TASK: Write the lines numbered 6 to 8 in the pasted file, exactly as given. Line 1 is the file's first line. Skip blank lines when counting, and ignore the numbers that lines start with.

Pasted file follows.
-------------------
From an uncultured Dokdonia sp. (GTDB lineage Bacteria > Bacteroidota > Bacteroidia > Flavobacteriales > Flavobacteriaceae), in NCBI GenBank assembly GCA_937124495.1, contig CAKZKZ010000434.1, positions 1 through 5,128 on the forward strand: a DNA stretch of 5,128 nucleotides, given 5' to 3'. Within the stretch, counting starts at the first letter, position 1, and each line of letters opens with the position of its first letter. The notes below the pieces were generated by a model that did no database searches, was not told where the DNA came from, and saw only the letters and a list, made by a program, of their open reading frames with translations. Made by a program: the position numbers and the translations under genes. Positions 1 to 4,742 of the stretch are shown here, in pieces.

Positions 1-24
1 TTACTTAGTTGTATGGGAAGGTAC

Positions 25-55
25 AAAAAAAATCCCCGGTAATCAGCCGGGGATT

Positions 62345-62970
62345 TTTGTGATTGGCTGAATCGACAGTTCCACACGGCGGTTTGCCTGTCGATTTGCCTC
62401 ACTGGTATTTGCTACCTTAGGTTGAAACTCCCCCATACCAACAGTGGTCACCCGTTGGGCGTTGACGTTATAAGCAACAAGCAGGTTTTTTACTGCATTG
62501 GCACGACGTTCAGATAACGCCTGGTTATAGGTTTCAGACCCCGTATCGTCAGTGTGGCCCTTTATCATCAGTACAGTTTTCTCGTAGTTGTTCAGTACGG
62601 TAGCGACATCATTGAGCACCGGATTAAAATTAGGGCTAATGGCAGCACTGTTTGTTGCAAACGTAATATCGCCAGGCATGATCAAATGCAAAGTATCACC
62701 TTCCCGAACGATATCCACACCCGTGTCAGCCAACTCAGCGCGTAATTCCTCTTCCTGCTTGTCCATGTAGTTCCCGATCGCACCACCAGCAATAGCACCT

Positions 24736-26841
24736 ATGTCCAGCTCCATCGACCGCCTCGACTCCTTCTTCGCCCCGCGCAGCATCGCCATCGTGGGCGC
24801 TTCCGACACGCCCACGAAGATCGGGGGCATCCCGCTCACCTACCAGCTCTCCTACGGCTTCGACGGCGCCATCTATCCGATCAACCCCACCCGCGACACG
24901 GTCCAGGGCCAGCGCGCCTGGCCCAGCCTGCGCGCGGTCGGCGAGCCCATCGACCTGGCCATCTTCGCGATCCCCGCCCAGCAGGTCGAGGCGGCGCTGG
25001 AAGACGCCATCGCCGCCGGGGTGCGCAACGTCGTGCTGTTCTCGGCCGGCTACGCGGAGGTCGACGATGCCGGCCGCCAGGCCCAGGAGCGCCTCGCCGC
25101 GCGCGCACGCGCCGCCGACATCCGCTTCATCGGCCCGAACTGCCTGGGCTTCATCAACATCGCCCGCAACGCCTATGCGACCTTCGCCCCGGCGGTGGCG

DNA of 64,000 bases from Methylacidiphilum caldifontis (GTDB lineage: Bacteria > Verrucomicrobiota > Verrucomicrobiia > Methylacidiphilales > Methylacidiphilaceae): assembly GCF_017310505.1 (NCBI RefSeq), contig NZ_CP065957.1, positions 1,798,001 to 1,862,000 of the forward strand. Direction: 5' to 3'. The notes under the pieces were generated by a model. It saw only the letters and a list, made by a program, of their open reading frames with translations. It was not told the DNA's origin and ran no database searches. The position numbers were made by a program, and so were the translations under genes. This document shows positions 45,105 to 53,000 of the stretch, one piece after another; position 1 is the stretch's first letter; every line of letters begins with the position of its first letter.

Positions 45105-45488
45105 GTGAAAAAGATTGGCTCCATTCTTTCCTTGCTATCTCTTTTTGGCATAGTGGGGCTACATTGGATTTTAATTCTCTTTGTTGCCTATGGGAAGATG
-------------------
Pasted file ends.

Positions 62345-62970
62345 TTTGTGATTGGCTGAATCGACAGTTCCACACGGCGGTTTGCCTGTCGATTTGCCTC
62401 ACTGGTATTTGCTACCTTAGGTTGAAACTCCCCCATACCAACAGTGGTCACCCGTTGGGCGTTGACGTTATAAGCAACAAGCAGGTTTTTTACTGCATTG